- According to estimates by the US Centers for Disease Control and Preve
ntion (CDC), Salmonella causes 1.2 million illnesses, 23,000 hospitalisations and about 450 deaths in the United States every year.
- In a majority of these cases — roughly 1 million — food is the source of the illness.
- Individuals who develop salmonellosis may show symptoms such as nausea, diarrhoea, fever, and abdominal cramps 12-72 hours after contracting the infection. Usually, the illness lasts for 4-7 days, and most people recover without treatment.
- In some cases the diarrhoea is severe, and there is risk of it spreading from the intestines to the bloodstream and to other parts of the body.
- In such cases, the infection (enteric fever) may result in death if the infected individual is not treated with antibiotics on time.
- According to the CDC, children under the age of 5 are at highest risk for Salmonella infection.
- Older adults and people with weakened immune systems too, are likely to have severe infections.
Stand of WHO
- The World Health Organisation (WHO) identifies Salmonella as one of four key global causes of diarrhoeal diseases.
- Diarrhoeal diseases are the most common illnesses resulting from unsafe food, the WHO says, with 550 million people falling ill each year, including 220 million children under the age of 5 years.
- Every year almost 1 in 10 people fall ill and 33 million of healthy life years are lost due to foodborne diseases, according to the WHO.
- Salmonella bacteria are widely distributed in domestic and wild animals.
- They are prevalent in food animals such as poultry, pigs, and cattle, as well as in pets, including cats, dogs, birds, and turtles.
- The WHO says Salmonella can pass through the entire food chain from animal feed, primary production, and all the way to households or food-service establishments and institutions.
- “Salmonellosis in humans is generally contracted through the consumption of contaminated food of animal origin (mainly eggs, meat, poultry, and milk), although other foods, including green vegetables contaminated by manure, have been implicated in its transmission. Person-to-person transmission can also occur through the faecal-oral route,” the WHO says.
- Water has been discovered for the first time in the atmosphere of an exoplanet with earth-like temperatures that could support life.
- Eight times the mass of earth and twice as big, K2-18b orbits in its star’s “habitable zone” at a distance — neither too far nor too close — where water can exist in liquid form, it has been reported in the journal Nature Astronomy.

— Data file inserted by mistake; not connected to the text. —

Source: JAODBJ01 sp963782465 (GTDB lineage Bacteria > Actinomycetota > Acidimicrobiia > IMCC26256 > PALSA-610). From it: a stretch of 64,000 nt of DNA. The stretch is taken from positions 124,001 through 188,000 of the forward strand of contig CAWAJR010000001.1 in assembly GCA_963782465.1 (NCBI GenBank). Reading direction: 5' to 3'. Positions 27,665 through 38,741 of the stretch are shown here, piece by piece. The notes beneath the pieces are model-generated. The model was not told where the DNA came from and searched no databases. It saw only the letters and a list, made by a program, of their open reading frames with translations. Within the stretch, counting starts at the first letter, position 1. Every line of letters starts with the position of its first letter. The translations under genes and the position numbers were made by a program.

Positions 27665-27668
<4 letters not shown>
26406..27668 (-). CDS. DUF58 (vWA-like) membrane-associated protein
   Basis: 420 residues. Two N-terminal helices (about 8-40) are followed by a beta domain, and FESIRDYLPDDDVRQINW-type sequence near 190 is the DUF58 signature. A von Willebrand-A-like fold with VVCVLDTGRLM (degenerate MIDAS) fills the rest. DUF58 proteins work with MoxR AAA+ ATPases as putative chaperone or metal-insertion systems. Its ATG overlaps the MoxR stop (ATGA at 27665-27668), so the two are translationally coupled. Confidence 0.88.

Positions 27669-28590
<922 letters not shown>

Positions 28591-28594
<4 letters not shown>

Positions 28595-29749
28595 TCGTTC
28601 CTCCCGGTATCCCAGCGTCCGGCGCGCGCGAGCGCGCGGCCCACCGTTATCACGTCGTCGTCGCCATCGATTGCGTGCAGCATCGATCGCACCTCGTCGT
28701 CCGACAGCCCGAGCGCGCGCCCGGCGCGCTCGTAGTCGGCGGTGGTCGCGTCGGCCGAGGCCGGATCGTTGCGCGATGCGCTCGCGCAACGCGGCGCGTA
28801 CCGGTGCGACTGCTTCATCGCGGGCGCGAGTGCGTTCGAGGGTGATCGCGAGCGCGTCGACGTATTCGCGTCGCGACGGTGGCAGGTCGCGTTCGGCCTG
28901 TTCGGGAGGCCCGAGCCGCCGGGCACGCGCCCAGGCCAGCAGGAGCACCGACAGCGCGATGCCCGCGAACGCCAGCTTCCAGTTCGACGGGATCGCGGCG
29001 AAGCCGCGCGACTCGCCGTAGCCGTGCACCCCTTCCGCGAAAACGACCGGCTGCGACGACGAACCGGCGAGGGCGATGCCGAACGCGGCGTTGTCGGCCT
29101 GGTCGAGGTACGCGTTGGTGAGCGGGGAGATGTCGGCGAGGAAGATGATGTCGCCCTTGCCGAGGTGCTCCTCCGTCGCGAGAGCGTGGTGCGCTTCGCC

- Of the more than 4,000 exoplanets detected to date, this is the first known to combine a rocky surface and an atmosphere with water.
- Most exoplanets with atmospheres are giant balls of gas, and the handful of rocky planets for which data is available seem to have no atmosphere at all.
- Discovered in 2015, K2-18b is one of hundreds of so-called “super-earths” — planets with less than ten times the mass of ours — spotted by NASA’s Kepler spacecraft.
- Working with spectroscopic data captured in 2016 and 2017 by the Hubble Space Telescope, Mr. Tsiaras and his team used open-source algorithms to analyse the starlight filtered through K2-18b’s atmosphere.
- They found the unmistakable signature of water vapour.
- Exactly how much remains uncertain, but computer modelling suggested concentrations between 0.1 and 50 %.
- By comparison, the percentage of water vapour in earth’s atmosphere varies between 0.2% above the poles, and up to 4% in the tropics.
- K2-18b orbits a red dwarf star about 110 light years distant — a million billion kilometres — in the Leo constellation of the Milky Way.
Pangong Tso lake
Indian and Chinese soldiers had a heated exchange in Ladakh near the Pangong Tso lake recently. However, the issue has now been resolved.
- The report said the exchange happened after Chinese Army personnel objected to patrolling by Indian soldiers.
- Differing perceptions about the Line of Actual Control (LAC) was responsible for the incident, the PTI report said, quoting unnamed Army sources.
- The incident recalls a similar incident almost exactly two years ago, in the same area in Eastern Ladakh. Differing perceptions of where exactly the LAC lies has often been the reason for such incidents.
The area around Pangong Tso, the long, thin Himalayan lake that was made famous by Aamir Khan’s film 3 Idiots, is contested between the two countries.
The 2017 Incident
- On August 19, 2017, a video was posted online that appeared to be visual confirmation of reports of an alleged scuffle that had taken place a few days earlier between Indian and Chinese soldiers on the banks of Pangong lake.
- The video showed the two sides kicking and punching, throwing stones, using sticks and rods against each other.
- In the normal course, the two patrols, after coming face to face, would have been expected to engage in what is called a “banner drill”, displaying a banner asking the other side to vacate its territory.
- Such a drill might last a few minutes to an hour — but barring some occasional jostling, the two sides would disengage quietly.
- The fact that the Chinese chose to initiate violence against the Indians was at the time suspected to have been linked to the state of heightened tensions between the two armies due to the then ongoing standoff at Doklam on the Sikkim border.
- In the Ladakhi language, Pangong means extensive concavity, and Tso is lake in Tibetan. Pangong Tso is a long narrow, deep, endorheic (landlocked) lake situated at a height of more than 14,000 ft in the Ladakh Himalayas.
- The western end of Pangong Tso lies 54 km to the southeast of Leh.
- The 135 km-long lake sprawls over 604 sq km in the shape of a boomerang, and is 6 km wide at its broadest point.
- The brackish water lake freezes over in winter, and becomes ideal for ice skating and polo.
- The legendary 19th century Dogra general Zorawar Singh is said to have trained his soldiers and horses on the frozen Pangong lake before invading Tibet.